Biological Factors

  • Physical hunger – it has been a number of hours since your last meal
  • Hormonal changes – shifts in hormones such as during pregnancy, menstruation, etc.
  • Nutrient imbalance – for instance, if you are constantly craving bread, it could mean you are not getting enough carbohydrates in your diet
  • Lack of sleep – when the chemicals and hormones involved in sleep are disrupted, cravings for sugar can occur. This is your body’s way of trying to receive some sort of pick-me-up
  • Dehydration – inadequate fluid intake can lead to cravings for salty foods in order to balance electrolytes
  • Physical activity – with increased physical activity, the body has increased needs for protein and carbohydrates in order to properly recover and allow muscle growth

Acceptance of Food Cravings

Starting to accept and honor your cravings can sound really intimidating! Especially if you have been conditioned to push those thoughts aside for so long. How can we accept cravings and determine whether they are biological or solely based on emotions?

woman deciding between a bowl of salad green and donuts for food and looking stressed

Try using these 6 simple steps next time you feel a craving arise:

1. Acknowledge

Try saying to yourself, “I am having a craving.” Whether you like it or not, the craving has arrived. How you process it is what matters most!

2. Accept

Tell yourself that it is ok to feel out this craving. Do not try to push the craving aside or judge yourself for it. Remember that exerting judgemental thoughts will prevent you from truly eating mindfully.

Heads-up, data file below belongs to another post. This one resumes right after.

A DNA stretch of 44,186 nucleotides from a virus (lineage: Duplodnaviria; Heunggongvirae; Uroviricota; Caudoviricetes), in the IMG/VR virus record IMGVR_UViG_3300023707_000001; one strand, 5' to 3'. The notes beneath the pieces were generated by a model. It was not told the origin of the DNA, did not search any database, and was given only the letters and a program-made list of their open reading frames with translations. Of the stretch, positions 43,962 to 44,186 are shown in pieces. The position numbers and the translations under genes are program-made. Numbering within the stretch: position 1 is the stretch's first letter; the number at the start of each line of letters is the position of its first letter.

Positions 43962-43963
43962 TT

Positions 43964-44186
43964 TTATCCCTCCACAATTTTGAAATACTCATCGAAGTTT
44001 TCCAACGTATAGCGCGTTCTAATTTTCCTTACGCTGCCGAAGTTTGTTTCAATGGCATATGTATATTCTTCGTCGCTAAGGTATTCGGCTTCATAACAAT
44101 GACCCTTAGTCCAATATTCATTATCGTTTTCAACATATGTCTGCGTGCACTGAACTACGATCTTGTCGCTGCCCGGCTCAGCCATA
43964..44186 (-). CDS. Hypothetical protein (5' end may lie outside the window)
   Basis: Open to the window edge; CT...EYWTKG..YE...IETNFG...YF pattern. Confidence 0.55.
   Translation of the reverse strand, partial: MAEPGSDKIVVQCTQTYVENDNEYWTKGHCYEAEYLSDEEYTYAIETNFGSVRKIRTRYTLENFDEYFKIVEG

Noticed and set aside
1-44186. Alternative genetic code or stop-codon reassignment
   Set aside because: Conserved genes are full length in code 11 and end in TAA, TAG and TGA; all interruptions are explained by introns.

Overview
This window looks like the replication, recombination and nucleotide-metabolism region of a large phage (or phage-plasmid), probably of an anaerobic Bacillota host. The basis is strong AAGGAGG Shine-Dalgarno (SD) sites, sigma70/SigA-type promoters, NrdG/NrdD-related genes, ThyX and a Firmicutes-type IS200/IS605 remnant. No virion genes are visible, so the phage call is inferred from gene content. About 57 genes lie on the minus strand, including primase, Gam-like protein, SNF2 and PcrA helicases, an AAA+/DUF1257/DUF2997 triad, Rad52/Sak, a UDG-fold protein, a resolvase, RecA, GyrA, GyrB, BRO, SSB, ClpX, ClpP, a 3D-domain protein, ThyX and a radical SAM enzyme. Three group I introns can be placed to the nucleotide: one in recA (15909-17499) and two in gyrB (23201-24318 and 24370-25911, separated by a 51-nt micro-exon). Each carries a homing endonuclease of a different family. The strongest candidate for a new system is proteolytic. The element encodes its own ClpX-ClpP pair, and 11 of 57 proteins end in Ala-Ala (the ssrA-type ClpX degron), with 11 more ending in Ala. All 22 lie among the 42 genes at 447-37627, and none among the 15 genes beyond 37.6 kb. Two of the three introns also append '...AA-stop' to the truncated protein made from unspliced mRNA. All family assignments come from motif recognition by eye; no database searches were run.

3. Alert

Take a few minutes to tune into what you are feeling. Did something happen earlier that triggered negative emotions? Did something upsetting happen at work? Are you going through a break-up or loss? Ask yourself how your current mood is. 

4. Observe

Try to notice how you are physically feeling as you crave this food. Where do you feel this craving? Is it in your stomach? Your chest? Your mouth?

5. Wait

Don’t tell yourself that you “can’t” give in to the craving. Just allow yourself 5 minutes to wait it out. Does the intensity of the craving subside as you wait? Sometimes, if you don’t respond to the first urge to eat, the craving may become less intense or even diminish completely.

6. Savor

If the craving is not based on emotion and the urge has not passed, allow yourself to indulge in that craving. Be aware as you consume the food and allow yourself to savor the taste and feeling in your mouth. Take a few moments between bites to acknowledge your senses and thoughts. This will help to avoid any mindless overeating.

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Albers, S. (2020). Mindful eating handouts. Eating Mindfully.

Martens, Ashley. (2022, February 8). What causes food cravings? biological triggers for Cravings. a SweatLife.

Meule A. (2020). The Psychology of Food Cravings: the Role of Food Deprivation. Current nutrition reports9(3), 251–257.

Tribole, E., & Huber, H. (2021). Intuitive eating: A revolutionary anti-diet approach. Blackstone Publishing.